With news about the country’s impending junk status, investors and economists have voiced widespread concern for South Africa’s credit rating. For the average South African, these terms fly right over the head, but there is still a sense of urgency and concern around the future of our economy. Whether you are living locally or abroad, you should be aware of the country’s economic status and how it could affect you.
The risky business of a country’s credit rating
A country’s credit rating essentially indicates the risk of investing in that country. This takes into account the economic climate of the country, the likelihood of debt repayments, and the political risks associated with investment. The credit rating is used by sovereign wealth funds, pension funds and other investors to gauge the credit-worthiness of a country, allowing them to make calculated decisions regarding their investments.
Major credit rating agencies include Standard & Poor’s (S&P) and Moody’s with a 80% controlling stake in the international rating domain, as well as Fitch which controls 15% of the rating sector. Together these agencies’ reports on South Africa’s long-term foreign currency credit rating impact our borrowing costs. A bad credit rating has severe repercussions for a country’s economic trade and investment, and the strength of the currency will fluctuate accordingly.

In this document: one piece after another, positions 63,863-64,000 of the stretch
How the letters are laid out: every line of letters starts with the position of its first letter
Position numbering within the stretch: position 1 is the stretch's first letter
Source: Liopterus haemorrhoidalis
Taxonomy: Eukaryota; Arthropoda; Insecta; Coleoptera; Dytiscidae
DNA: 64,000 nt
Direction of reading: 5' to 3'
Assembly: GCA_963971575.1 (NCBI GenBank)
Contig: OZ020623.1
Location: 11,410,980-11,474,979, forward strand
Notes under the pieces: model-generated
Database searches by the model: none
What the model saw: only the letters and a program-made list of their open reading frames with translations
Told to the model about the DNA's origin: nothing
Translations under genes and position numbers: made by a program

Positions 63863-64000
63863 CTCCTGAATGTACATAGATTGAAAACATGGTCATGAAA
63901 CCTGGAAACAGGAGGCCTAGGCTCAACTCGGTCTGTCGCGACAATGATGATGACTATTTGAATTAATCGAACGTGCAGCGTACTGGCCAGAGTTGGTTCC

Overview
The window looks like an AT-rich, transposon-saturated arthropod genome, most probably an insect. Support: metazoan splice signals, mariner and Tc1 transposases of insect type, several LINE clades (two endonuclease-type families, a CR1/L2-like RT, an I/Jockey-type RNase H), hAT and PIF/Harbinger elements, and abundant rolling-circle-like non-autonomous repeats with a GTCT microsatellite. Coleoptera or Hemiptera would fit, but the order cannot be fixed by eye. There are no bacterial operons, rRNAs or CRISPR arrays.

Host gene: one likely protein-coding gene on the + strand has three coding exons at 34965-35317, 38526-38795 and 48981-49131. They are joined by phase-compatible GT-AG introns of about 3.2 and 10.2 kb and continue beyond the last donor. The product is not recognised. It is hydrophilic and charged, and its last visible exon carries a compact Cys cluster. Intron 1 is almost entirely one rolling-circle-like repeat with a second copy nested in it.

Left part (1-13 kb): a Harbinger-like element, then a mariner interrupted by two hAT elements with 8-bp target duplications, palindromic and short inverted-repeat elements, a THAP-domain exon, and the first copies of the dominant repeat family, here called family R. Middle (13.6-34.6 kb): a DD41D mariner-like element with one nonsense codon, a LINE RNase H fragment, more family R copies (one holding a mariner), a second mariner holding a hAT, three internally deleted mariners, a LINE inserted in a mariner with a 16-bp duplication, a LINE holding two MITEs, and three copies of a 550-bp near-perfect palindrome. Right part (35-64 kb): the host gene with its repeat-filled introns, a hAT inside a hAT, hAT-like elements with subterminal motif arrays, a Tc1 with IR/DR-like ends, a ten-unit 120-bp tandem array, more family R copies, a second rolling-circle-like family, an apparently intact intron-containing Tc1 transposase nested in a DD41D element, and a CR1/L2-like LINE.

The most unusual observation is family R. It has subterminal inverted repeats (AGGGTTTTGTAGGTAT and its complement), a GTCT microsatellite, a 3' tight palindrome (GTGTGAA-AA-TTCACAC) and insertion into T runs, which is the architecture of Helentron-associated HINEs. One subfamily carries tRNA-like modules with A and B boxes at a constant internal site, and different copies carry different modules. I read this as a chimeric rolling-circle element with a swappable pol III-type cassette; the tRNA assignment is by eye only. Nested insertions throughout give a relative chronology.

As of mid-June 2016, S&P’s evaluation of South Africa’s credit rating stood at BBB-, with a negative outlook. Fitch’s rating was also a BBB-, but with a stable outlook. Economists expected a downgrade into junk status following the poor economic growth seen in recent months, a concern clearly reflected by Moody’s BAA2 score, which also indicated a negative outlook. These ratings, however, inferred that we are – for the time being at least – doing enough to promote growth, stabilise expenditure and improve our overall economic outlook.
These ratings place South Africa on the brink of junk status – ever teetering in a precarious game of economic adequacy and inadequacy. A decent into junk status would deem us not investable, and would propel us into dependence on borrowing and bail-outs from other countries. Such an economic decline would weaken the currency and hamper our economic growth worldwide. Many economists still believe it’s not a matter of ‘if’, but ‘when’, though we’re all crossing fingers that South Africa can salvage our economy and hold head above water.
Is there a silver lining?
Currently, South Africa is looking somewhat more positive than predicted. Standard & Poor’s summary of the South Africa credit rating shows weakness in their economic assessment as well as their fiscal assessment, which analyses flexibility and performance. The institutional, external and bet burden assessments are set at neutral, while South Africa’s monetary assessment is considered strong.
What does this mean for you?
Well, the strength and direction of your individual financial portfolio is simply that – individual. Drawing offhand conclusions for your financial migration would be callous and irresponsible without proper analysis. Finglobal.com is, however, experienced in all matters of cross-border finance and can provide you with an obligation-free consultation – advising on the best course of action for maintaining an advantageous financial portfolio. Simply leave your details and we’ll get back to you!
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